Project - M31 Rejection Countermeasures

edited May 2015 in Magnets
Well, I'm seriously considering finally getting around to doing this project. I'm not sure whether or not SFM has the capabilities to do the analysis for this, not have I developed a proper protocol, but I think that it might be fruitful to collect samples of the microbes contaminating rejected magnet pockets, and seeing what sort of countermeasures we can devise. Perhaps by swabbing the magnet just prior to implantation, swabbing the implant site(or some comparable alternative), and periodically (not sure whether testing every day, every 2 days, or each time bandages are changed and antibiotics are reapplied would be better) swabbing the area around the implant scab/sutures. 
It'd be best if I could find a local facility that would do the analysis for me, so I'll have to do some looking. Assuming I do find one before I get all of the supplies together to do my own implant (unless SFM or some other organization decides to do this analysis), I'll incorporate whatever study we devise here into my aftercare. 


  • First things first. There are 3 main ways microbial samples are collected for medical analysis:  Swabbing, Fluid aspiration(via syringe), and tissue Biopsy.

    Assuming your magnet hasn't rejected, the last 2 are a no-go, since creating openings in the surface of the skin, where infection can enter, is a bad idea. So, swabbing is really the only option. For the purposes of this study, I propose that, prior to the completion of the implant procedure, but after the sterilization of the magnet and creation of the incision, 2 samples are collected, one from the magnet, one from the wound site. Now, here's a question for @cassox or someone else with more experience in the medical field. Can sterile swabs leave material behind in the wound that could cause complications?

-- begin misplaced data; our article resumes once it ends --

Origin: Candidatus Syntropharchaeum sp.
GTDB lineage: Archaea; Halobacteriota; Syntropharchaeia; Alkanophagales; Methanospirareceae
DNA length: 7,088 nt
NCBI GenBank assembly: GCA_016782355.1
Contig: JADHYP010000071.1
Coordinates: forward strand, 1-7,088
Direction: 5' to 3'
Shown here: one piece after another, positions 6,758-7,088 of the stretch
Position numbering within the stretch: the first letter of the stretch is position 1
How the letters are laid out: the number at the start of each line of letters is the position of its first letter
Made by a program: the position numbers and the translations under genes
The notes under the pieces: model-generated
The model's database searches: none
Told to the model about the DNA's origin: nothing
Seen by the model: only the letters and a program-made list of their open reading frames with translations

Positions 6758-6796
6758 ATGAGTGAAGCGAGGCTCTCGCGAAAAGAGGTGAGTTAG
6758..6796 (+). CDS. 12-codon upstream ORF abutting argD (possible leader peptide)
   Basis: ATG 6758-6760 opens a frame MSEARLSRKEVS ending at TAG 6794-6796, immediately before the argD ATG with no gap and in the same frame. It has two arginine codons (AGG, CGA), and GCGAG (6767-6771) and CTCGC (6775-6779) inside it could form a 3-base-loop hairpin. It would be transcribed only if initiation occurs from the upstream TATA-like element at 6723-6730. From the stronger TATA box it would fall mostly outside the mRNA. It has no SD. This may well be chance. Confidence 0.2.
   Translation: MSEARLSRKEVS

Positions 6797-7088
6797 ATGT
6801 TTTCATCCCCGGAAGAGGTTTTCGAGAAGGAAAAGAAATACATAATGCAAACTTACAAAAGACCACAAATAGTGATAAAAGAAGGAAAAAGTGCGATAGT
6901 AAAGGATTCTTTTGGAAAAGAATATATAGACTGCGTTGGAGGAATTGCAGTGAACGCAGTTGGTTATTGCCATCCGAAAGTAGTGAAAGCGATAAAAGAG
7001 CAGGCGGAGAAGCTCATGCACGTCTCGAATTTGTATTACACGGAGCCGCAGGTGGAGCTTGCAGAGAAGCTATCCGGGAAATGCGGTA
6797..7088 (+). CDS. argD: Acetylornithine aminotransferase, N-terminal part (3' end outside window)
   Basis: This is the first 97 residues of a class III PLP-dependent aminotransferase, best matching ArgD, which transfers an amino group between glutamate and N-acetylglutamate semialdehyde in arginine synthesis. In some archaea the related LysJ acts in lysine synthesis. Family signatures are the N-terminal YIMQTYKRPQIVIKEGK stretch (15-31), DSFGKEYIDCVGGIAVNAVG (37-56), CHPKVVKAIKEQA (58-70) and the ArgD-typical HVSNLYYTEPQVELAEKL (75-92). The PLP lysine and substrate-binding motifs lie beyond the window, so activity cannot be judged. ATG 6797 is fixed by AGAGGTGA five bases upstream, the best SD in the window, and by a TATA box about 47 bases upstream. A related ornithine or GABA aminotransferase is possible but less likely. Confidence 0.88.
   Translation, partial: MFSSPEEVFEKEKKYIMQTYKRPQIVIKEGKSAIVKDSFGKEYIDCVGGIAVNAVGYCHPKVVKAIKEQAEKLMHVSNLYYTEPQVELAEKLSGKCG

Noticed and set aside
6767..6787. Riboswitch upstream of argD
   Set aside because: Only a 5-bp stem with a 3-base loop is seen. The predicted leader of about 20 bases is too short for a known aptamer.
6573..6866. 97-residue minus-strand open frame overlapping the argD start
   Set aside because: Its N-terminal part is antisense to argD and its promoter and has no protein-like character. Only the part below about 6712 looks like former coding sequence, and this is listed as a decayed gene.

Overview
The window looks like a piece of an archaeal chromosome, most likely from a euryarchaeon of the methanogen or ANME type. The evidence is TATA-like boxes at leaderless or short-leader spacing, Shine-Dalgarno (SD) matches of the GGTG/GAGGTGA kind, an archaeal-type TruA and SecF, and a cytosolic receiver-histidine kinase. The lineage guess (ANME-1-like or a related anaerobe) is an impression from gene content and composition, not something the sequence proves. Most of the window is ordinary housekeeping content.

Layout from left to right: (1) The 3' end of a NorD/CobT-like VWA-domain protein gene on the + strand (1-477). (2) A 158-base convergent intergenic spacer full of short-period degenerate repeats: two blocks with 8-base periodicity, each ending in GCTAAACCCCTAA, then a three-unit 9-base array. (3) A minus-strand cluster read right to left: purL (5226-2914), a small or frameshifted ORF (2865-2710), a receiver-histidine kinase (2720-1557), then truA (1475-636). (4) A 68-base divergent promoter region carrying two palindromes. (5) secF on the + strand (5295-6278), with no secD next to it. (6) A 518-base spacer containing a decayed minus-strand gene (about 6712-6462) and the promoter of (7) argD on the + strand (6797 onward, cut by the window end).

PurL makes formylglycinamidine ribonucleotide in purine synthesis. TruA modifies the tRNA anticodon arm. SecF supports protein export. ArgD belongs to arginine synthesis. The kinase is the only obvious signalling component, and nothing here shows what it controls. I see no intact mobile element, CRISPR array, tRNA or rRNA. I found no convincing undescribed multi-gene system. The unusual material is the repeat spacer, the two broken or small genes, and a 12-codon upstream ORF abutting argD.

Now, after the implant has been completed, I propose that each time the bandages over the wound site are changed, prior to reapplication of Triple Antibiotic ointment/cleansing, another sample is taken. This way, we get a general idea of what, if anything has grown in the time we've kept the implant covered, in addition to a basic rundown on the potential trouble makers that can infect an implant site if the wound were to be reopened, or bacteria were to infiltrate in another manner.